I am so glad I came across this story.. Im not a adoptee mother.. Im a adoptee grandmother that is taking care of her adopted Ethiopian grand daughter for the last two years.. My grand daughter Selina’s mom and father both died of HIV/Aids . She was sent to her grandmothers, then when they felt they couldn’t take care of her any longer they send her to the orphanage. My daughter has adopted 3 girls from there.. I would love to tell Selina’s story.. But its a long story.. I don’t know how to go about getting it all down and posting it.. Im afraid it would take to long.. But her story is good in the end.. She has connected with Aunts, Uncles, Cousins and a grand mother back in Ethiopia.. And she is planning a trip this Summer after she graduates from High School. So If you would like to here her story to.. Please let me know.. I know the pain of losing the native language, Selina has kept hers.. because I wont let her forget it.. I have her talk to people that are Ethiopian, and she writes all of her school notes in Amharic. We just had a big fundraiser at our church to help her raise the money to go home.. She made almost all of the food, with the help of Our church group.. I loved reading the story.. Please just keep in contact with your mother.. things will work out.
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Thank you for sharing your story so openly and honestly, Aselefech. My son is not yet 4 and he’s only just beginning to understand his adoption story. Your words also fill me with hope that when he’s older, he’ll be able to meet his BM and family and, as Beth F. writes, “experience this joy & sorrow. Wishing you and your family all the best on this profound journey that is adoption.
I too am an adult adoptee who was raised in a transracial family. I found my family of origin when I was 30. I am also an adoptive mother. I know the sadness Aselefech speaks of about her mother, my mother has that same look, even after 8years of reunion. She is overly grateful for the life I’ve been but mourns our loss.. I love both of my mothers with every fiber in my being. I can only hope that one day we find my daughters family and she too can experience this joy & sorrow wrapped into one.
Beth, thank you for your powerful words. I share your hope. Best wishes on the journey.
You are brave and wonderful, Aselefech. Your story is important and moving. Thank you for putting to words what so many of us feel. Blessings, blessings, blessings to you and yours.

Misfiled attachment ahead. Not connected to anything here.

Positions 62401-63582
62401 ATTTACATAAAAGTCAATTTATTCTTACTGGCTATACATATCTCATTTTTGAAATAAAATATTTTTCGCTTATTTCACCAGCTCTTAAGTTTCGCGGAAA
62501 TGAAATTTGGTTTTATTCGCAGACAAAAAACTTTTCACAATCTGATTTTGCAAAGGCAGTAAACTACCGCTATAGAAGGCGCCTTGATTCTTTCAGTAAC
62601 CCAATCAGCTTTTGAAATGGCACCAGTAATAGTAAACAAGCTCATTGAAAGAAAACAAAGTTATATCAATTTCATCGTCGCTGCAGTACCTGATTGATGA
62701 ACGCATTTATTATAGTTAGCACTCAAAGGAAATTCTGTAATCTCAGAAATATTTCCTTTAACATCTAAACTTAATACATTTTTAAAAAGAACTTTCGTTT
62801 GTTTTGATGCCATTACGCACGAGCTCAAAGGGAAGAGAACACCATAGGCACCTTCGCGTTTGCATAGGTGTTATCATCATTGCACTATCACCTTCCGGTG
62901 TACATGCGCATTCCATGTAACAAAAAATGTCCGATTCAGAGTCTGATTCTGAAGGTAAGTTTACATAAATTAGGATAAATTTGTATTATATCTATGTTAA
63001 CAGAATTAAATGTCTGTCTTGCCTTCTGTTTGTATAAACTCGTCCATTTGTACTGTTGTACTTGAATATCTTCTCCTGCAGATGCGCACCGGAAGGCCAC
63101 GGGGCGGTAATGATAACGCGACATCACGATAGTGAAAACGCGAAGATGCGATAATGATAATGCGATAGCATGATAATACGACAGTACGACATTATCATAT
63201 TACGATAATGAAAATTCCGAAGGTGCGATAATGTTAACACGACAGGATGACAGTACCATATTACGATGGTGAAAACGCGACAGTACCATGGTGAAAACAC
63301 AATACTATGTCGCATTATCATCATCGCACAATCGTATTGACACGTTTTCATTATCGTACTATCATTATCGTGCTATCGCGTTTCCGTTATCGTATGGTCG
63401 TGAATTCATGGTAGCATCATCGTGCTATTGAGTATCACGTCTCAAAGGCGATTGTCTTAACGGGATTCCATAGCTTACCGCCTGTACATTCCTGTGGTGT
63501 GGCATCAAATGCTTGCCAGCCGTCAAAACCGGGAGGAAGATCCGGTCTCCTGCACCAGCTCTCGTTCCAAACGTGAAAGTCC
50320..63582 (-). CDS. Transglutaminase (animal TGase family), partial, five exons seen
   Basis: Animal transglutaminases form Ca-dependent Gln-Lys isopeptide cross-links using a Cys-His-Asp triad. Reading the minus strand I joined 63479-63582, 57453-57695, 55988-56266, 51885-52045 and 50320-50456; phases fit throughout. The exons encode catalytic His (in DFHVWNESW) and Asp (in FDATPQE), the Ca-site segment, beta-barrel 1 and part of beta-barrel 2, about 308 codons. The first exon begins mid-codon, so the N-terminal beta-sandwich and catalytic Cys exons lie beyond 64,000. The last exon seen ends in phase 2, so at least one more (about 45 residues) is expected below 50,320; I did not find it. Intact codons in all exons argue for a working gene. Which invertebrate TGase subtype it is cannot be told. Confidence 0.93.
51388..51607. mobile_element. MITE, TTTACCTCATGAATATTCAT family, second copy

Thank you. I’ve shared your words with Aselefech. We wish many blessings to you and yours as well.
Very powerful reflection of life, love past present and future, and how u come to grips with choices.How big is your heart.
Thank you for your thoughtful words. Choices and love, all tangled together.
Aselefech, thank you so much for sharing this. My son’s birthmother’s pain is always with me. I had just written about it in my own blog yesterday. “How can you say that I’m your best mommy when I know there’s another mommy out there who misses you Every Single Day?” I sobbed when I read your posting, sobbed out loud alone in my room, head on my desk, having your confirmation of the loss my son’s Ethiopia mommy must surely feel. My heart is just broken.
Karen, my heart is with you. Aselefech’s post was brief, and as you can imagine, there’s lots more to the story. I believe the story is hers (not mine) to tell, when and if she wants to. That said, I’d offer to you that in her story–and in your son’s as well, I’d guess–there is resilience, hope, strength, joy, and healing. Please keep in touch. If Aselefech or I can be of help, feel free to email me at email@example.com. Take care.
Thank you so much for this, Aselefech.
On Aselefech’s behalf (I told her about your comment): You’re welcome, Chris!
I dream of this for my daughter and for her birthmother. Thank you for sharing.
With you on the journey, Amanda. I believe it will happen. Thank you.
I’m crying. My daughter just went through something very similar to what you’ve described.
It’s hard stuff. And it’s a big part of the love and loss that intertwined constantly in adoption. Thinking of you and your daughter, hoping we will all continue to talk (and sometimes cry and laugh) together. Wishing you healing and hope along your journey.
Thank you for sharing this. Beautiful and painful. Such an open heart. You really leave me without words but with hopefulness for you and your family (and me and mine.)
Kristine, thank you for your kind words. Beautiful and painful–like adoption. I share your wish for hopefulness, for all of us. Take care.